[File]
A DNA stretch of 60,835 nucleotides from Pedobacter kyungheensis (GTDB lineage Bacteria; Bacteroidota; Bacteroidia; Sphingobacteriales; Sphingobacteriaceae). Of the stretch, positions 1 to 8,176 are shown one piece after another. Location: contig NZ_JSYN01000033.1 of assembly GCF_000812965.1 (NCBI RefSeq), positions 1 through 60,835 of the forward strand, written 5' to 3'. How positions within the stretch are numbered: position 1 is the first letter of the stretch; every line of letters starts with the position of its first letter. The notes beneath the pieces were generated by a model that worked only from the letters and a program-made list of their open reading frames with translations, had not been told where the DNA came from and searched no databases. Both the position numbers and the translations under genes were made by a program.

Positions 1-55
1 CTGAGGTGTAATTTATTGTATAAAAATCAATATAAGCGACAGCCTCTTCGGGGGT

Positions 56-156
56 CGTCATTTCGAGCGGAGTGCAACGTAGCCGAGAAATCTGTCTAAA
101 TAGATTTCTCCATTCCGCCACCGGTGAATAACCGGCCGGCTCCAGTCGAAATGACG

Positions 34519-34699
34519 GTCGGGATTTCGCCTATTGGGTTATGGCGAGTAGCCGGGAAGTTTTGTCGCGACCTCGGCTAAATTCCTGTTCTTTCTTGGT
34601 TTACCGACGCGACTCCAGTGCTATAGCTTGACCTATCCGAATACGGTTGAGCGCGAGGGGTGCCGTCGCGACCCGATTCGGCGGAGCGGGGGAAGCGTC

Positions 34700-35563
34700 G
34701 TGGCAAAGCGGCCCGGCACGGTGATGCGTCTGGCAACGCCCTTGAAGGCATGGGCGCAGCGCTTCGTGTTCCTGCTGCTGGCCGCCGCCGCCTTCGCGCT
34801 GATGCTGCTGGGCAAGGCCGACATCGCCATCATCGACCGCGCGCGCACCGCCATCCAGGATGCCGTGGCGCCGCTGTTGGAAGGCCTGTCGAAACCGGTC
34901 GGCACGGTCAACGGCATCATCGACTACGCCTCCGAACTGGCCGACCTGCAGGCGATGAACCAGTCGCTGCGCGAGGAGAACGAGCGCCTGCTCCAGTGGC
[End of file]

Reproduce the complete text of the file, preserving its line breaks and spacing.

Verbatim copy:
A DNA stretch of 60,835 nucleotides from Pedobacter kyungheensis (GTDB lineage Bacteria; Bacteroidota; Bacteroidia; Sphingobacteriales; Sphingobacteriaceae). Of the stretch, positions 1 to 8,176 are shown one piece after another. Location: contig NZ_JSYN01000033.1 of assembly GCF_000812965.1 (NCBI RefSeq), positions 1 through 60,835 of the forward strand, written 5' to 3'. How positions within the stretch are numbered: position 1 is the first letter of the stretch; every line of letters starts with the position of its first letter. The notes beneath the pieces were generated by a model that worked only from the letters and a program-made list of their open reading frames with translations, had not been told where the DNA came from and searched no databases. Both the position numbers and the translations under genes were made by a program.

Positions 1-55
1 CTGAGGTGTAATTTATTGTATAAAAATCAATATAAGCGACAGCCTCTTCGGGGGT

Positions 56-156
56 CGTCATTTCGAGCGGAGTGCAACGTAGCCGAGAAATCTGTCTAAA
101 TAGATTTCTCCATTCCGCCACCGGTGAATAACCGGCCGGCTCCAGTCGAAATGACG

Positions 34519-34699
34519 GTCGGGATTTCGCCTATTGGGTTATGGCGAGTAGCCGGGAAGTTTTGTCGCGACCTCGGCTAAATTCCTGTTCTTTCTTGGT
34601 TTACCGACGCGACTCCAGTGCTATAGCTTGACCTATCCGAATACGGTTGAGCGCGAGGGGTGCCGTCGCGACCCGATTCGGCGGAGCGGGGGAAGCGTC

Positions 34700-35563
34700 G
34701 TGGCAAAGCGGCCCGGCACGGTGATGCGTCTGGCAACGCCCTTGAAGGCATGGGCGCAGCGCTTCGTGTTCCTGCTGCTGGCCGCCGCCGCCTTCGCGCT
34801 GATGCTGCTGGGCAAGGCCGACATCGCCATCATCGACCGCGCGCGCACCGCCATCCAGGATGCCGTGGCGCCGCTGTTGGAAGGCCTGTCGAAACCGGTC
34901 GGCACGGTCAACGGCATCATCGACTACGCCTCCGAACTGGCCGACCTGCAGGCGATGAACCAGTCGCTGCGCGAGGAGAACGAGCGCCTGCTCCAGTGGC